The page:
A multi-party system would also ensure that our city, state, and federal legislatures represented the variety of political perspectives that exist in the electorate. Our society is becoming more politically heterogeneous, and yet our legislatures are made up of the same old Republican and Democratic politicians. Some of our widespread political malaise might disappear is we had policy-making bodies that reflected the diverse perspectives in the electorate. More representative legislatures would foster more exciting and wide-ranging political debate and inject new ideas into decision making.

Solving our Voting Rights Problems

Another major advantage of proportional representation is in the area of voting rights. Harvard Law professor Lani Guinier and others have argued that PR would be the best solution to the continuing problem of how to ensure fair representation for racial and ethnic minorities in the U.S. Currently, supporters of voting rights are facing a difficult dilemma. The Supreme Court has cast doubt on the constitutionality of creating special minority-dominated districts. These districts have been the main avenue by which minorities have increased their representation in Congress over the past few decades. But if we abandon this approach, how do we avoid going back to the old white-dominated districts, in which minority candidates have little or no chance of being elected?

The way out of this situation is to realize that it exists only if we must use winner-take-all districts, where how the district lines are drawn determines whether whites or minorities will be represented in a particular district. The solution is to abandon single-member districts and use proportional representation. Then it wouldn't matter if minorities were submerged in majority white districts, they could still elect their own representatives. Assume, for example, that whites made up 80 percent of the voters in a five-seat PR district and blacks made up the remaining 20 percent. Even if everyone voted along racial lines, the African Americans would still be able to elect one representative. Studies have shown that in Cincinnati and other places where proportional representation have been used in the United States, they have produced fairer representation for racial and ethnic minorities. Proportional representation would ensure fair representation for both whites and minorities, and do so without creating special districts. (For more on this issue, see "Fair Representation for Racial Minorities: Is Proportional Representation the Answer?")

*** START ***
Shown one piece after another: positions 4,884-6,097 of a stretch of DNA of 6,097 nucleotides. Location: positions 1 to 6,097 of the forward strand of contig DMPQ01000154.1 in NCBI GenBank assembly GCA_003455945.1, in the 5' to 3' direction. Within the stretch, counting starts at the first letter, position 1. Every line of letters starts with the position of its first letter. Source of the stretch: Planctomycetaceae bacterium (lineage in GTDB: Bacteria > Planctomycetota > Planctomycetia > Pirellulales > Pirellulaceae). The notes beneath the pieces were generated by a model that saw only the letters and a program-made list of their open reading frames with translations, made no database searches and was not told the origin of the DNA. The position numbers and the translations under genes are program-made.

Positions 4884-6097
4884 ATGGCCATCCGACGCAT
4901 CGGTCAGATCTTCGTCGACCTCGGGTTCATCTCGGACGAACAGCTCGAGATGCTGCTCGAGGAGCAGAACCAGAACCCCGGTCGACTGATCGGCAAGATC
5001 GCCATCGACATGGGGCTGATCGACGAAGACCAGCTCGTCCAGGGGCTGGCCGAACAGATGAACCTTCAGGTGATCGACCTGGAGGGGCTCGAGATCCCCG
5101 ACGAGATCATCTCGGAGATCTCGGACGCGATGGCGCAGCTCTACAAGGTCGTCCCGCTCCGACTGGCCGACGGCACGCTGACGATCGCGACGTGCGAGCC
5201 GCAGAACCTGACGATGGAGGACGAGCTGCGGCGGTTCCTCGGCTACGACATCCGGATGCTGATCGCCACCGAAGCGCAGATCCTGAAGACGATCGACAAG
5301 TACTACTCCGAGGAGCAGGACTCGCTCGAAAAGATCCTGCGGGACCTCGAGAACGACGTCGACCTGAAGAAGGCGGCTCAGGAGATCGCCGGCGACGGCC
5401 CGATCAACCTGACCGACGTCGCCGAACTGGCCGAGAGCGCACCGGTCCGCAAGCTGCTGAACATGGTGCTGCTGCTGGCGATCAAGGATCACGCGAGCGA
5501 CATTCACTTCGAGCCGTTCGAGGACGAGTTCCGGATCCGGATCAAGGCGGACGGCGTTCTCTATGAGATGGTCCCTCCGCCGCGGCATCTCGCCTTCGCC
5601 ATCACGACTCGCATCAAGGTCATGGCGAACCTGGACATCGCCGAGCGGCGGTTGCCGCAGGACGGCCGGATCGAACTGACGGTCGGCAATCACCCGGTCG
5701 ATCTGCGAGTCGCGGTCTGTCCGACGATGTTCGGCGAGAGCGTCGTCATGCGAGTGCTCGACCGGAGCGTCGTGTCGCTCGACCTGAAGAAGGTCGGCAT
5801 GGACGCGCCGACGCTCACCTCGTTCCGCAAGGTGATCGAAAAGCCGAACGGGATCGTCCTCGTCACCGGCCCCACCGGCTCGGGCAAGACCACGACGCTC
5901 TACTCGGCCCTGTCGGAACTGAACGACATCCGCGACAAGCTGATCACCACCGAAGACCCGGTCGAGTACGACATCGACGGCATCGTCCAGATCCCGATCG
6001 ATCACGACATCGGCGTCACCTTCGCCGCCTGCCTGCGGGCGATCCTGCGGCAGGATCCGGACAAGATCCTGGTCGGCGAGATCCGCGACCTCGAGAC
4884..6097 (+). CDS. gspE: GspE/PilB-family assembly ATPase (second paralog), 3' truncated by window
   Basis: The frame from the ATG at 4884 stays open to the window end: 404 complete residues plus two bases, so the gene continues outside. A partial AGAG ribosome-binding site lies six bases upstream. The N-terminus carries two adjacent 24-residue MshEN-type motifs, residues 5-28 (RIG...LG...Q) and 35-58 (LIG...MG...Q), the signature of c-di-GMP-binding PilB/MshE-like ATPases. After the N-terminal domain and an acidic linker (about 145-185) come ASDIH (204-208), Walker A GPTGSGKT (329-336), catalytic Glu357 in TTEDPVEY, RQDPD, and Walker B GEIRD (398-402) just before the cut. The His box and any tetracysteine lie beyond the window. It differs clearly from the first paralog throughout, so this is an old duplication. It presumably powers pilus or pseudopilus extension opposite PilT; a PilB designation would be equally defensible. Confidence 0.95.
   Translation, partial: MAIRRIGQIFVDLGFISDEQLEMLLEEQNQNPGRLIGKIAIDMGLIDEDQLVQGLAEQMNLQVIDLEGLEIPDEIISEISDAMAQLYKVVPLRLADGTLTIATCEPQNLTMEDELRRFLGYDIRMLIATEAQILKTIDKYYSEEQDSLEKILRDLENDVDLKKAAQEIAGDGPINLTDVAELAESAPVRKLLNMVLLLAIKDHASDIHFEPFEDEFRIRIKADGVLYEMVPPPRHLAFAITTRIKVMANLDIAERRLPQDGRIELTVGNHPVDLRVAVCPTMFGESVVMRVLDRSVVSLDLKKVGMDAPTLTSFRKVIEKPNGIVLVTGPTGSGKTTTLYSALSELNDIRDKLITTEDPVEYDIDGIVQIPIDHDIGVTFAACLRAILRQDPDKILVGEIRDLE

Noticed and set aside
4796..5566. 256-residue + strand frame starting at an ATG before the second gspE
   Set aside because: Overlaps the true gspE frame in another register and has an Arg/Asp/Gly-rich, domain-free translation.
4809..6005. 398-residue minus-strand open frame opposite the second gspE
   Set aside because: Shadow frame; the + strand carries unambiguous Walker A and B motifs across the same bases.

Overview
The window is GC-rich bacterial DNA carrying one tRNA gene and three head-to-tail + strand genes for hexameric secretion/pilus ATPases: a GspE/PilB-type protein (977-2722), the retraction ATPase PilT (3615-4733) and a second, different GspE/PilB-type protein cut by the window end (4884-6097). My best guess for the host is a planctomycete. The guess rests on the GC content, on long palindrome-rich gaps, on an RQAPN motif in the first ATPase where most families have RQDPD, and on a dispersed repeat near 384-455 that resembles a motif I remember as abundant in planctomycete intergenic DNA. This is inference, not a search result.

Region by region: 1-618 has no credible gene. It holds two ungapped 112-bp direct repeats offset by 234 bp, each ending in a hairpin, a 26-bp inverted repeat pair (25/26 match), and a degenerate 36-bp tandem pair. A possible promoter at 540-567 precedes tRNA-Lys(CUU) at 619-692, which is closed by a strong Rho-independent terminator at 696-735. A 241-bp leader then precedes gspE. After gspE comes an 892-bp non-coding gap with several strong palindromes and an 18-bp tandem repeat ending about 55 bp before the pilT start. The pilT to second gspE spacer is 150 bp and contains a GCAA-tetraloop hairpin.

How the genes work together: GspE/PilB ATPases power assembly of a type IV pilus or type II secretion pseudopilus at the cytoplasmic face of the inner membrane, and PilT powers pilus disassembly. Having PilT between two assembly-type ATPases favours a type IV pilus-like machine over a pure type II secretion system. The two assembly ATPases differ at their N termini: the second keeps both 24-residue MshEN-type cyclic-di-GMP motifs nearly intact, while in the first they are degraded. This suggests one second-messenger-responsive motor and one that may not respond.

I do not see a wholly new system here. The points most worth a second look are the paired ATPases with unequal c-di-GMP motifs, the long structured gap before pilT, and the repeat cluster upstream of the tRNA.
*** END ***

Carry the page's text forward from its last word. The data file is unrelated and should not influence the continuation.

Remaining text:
Better Representation of Women

Proportional representation also carries other significant political advantages.  For example, PR can result in  fairer representation for women. The United States continues to lag far behind many other Western democracies in the number of women elected to our national legislature. The percentage of women elected to the U.S. House of Representatives continues to hover around 13% while in many other countries that figure for their lower houses is 20%, 30% and even 40%. Many factors affect the number of women elected in a country, including such things as cultural attitudes toward the role of women in society and politics. But there is widespread agreement among scholars that voting methods are another key factor that affects the level of female representation in a political system. 

Experts note that the clearest demonstration of the effect of voting systems on women’s representation can be seen in countries like Germany and New Zealand that use the mixed-member form of proportional representation. Under this system, half of the members of the parliament are elected in single-member plurality districts and the other half chosen by party list proportional representation. (See How Does PR Work? for more details on this system.) In the 1994 German election, the percentage of women elected in the single-member districts was 13%--about the same as in the United States--while the number elected from the party list PR contests was 39%. In New Zealand in 1996, those numbers were 15% for single-member district contests and 45% for party list PR.